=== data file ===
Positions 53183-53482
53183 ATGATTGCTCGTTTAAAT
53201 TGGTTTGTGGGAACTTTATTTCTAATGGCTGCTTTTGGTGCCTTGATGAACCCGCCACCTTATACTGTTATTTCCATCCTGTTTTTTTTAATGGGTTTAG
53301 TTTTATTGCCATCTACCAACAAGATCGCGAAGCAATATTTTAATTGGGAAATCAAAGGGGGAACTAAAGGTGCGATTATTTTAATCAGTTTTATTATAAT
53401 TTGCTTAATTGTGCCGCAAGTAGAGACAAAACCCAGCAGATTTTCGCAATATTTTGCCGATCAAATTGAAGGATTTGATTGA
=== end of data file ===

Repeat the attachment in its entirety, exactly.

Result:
Positions 53183-53482
53183 ATGATTGCTCGTTTAAAT
53201 TGGTTTGTGGGAACTTTATTTCTAATGGCTGCTTTTGGTGCCTTGATGAACCCGCCACCTTATACTGTTATTTCCATCCTGTTTTTTTTAATGGGTTTAG
53301 TTTTATTGCCATCTACCAACAAGATCGCGAAGCAATATTTTAATTGGGAAATCAAAGGGGGAACTAAAGGTGCGATTATTTTAATCAGTTTTATTATAAT
53401 TTGCTTAATTGTGCCGCAAGTAGAGACAAAACCCAGCAGATTTTCGCAATATTTTGCCGATCAAATTGAAGGATTTGATTGA